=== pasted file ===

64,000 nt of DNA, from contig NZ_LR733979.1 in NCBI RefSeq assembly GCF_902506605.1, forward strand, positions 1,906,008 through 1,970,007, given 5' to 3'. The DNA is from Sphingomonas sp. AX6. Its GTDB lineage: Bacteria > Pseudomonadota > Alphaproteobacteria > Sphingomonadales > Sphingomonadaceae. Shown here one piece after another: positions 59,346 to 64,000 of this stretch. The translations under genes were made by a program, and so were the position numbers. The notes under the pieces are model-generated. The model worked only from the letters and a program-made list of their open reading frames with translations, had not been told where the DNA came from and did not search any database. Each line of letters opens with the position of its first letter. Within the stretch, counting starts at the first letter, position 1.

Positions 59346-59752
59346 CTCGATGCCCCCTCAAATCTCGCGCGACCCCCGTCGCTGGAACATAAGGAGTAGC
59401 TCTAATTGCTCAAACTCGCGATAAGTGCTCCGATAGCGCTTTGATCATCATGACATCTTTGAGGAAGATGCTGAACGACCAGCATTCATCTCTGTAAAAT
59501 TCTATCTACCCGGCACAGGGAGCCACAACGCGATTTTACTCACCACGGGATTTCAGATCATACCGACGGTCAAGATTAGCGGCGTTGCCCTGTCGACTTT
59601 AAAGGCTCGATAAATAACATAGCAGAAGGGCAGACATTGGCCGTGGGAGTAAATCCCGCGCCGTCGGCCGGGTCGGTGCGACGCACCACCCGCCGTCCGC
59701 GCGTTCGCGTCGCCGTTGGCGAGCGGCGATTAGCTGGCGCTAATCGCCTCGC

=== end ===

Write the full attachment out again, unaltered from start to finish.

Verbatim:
64,000 nt of DNA, from contig NZ_LR733979.1 in NCBI RefSeq assembly GCF_902506605.1, forward strand, positions 1,906,008 through 1,970,007, given 5' to 3'. The DNA is from Sphingomonas sp. AX6. Its GTDB lineage: Bacteria > Pseudomonadota > Alphaproteobacteria > Sphingomonadales > Sphingomonadaceae. Shown here one piece after another: positions 59,346 to 64,000 of this stretch. The translations under genes were made by a program, and so were the position numbers. The notes under the pieces are model-generated. The model worked only from the letters and a program-made list of their open reading frames with translations, had not been told where the DNA came from and did not search any database. Each line of letters opens with the position of its first letter. Within the stretch, counting starts at the first letter, position 1.

Positions 59346-59752
59346 CTCGATGCCCCCTCAAATCTCGCGCGACCCCCGTCGCTGGAACATAAGGAGTAGC
59401 TCTAATTGCTCAAACTCGCGATAAGTGCTCCGATAGCGCTTTGATCATCATGACATCTTTGAGGAAGATGCTGAACGACCAGCATTCATCTCTGTAAAAT
59501 TCTATCTACCCGGCACAGGGAGCCACAACGCGATTTTACTCACCACGGGATTTCAGATCATACCGACGGTCAAGATTAGCGGCGTTGCCCTGTCGACTTT
59601 AAAGGCTCGATAAATAACATAGCAGAAGGGCAGACATTGGCCGTGGGAGTAAATCCCGCGCCGTCGGCCGGGTCGGTGCGACGCACCACCCGCCGTCCGC
59701 GCGTTCGCGTCGCCGTTGGCGAGCGGCGATTAGCTGGCGCTAATCGCCTCGC